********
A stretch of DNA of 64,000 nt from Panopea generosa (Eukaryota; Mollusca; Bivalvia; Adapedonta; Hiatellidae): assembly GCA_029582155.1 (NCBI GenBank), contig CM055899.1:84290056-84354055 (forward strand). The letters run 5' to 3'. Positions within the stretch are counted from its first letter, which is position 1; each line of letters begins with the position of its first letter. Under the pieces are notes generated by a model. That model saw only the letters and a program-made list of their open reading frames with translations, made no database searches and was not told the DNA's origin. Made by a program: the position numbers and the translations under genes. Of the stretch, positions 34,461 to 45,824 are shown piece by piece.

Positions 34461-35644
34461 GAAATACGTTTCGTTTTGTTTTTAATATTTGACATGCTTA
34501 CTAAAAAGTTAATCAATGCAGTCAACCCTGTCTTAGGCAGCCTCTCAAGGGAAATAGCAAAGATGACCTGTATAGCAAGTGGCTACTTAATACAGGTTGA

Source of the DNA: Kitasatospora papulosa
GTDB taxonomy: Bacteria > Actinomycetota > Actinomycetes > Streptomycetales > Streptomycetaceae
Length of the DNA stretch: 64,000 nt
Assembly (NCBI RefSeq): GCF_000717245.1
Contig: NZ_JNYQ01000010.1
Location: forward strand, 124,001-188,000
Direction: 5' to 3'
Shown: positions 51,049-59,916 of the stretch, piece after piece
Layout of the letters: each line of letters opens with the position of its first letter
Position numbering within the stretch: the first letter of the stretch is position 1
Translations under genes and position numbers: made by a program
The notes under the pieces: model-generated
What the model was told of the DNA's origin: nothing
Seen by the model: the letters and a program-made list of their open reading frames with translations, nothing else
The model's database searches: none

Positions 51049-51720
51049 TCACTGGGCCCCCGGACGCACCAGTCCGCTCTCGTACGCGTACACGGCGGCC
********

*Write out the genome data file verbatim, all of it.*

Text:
A stretch of DNA of 64,000 nt from Panopea generosa (Eukaryota; Mollusca; Bivalvia; Adapedonta; Hiatellidae): assembly GCA_029582155.1 (NCBI GenBank), contig CM055899.1:84290056-84354055 (forward strand). The letters run 5' to 3'. Positions within the stretch are counted from its first letter, which is position 1; each line of letters begins with the position of its first letter. Under the pieces are notes generated by a model. That model saw only the letters and a program-made list of their open reading frames with translations, made no database searches and was not told the DNA's origin. Made by a program: the position numbers and the translations under genes. Of the stretch, positions 34,461 to 45,824 are shown piece by piece.

Positions 34461-35644
34461 GAAATACGTTTCGTTTTGTTTTTAATATTTGACATGCTTA
34501 CTAAAAAGTTAATCAATGCAGTCAACCCTGTCTTAGGCAGCCTCTCAAGGGAAATAGCAAAGATGACCTGTATAGCAAGTGGCTACTTAATACAGGTTGA

Source of the DNA: Kitasatospora papulosa
GTDB taxonomy: Bacteria > Actinomycetota > Actinomycetes > Streptomycetales > Streptomycetaceae
Length of the DNA stretch: 64,000 nt
Assembly (NCBI RefSeq): GCF_000717245.1
Contig: NZ_JNYQ01000010.1
Location: forward strand, 124,001-188,000
Direction: 5' to 3'
Shown: positions 51,049-59,916 of the stretch, piece after piece
Layout of the letters: each line of letters opens with the position of its first letter
Position numbering within the stretch: the first letter of the stretch is position 1
Translations under genes and position numbers: made by a program
The notes under the pieces: model-generated
What the model was told of the DNA's origin: nothing
Seen by the model: the letters and a program-made list of their open reading frames with translations, nothing else
The model's database searches: none

Positions 51049-51720
51049 TCACTGGGCCCCCGGACGCACCAGTCCGCTCTCGTACGCGTACACGGCGGCC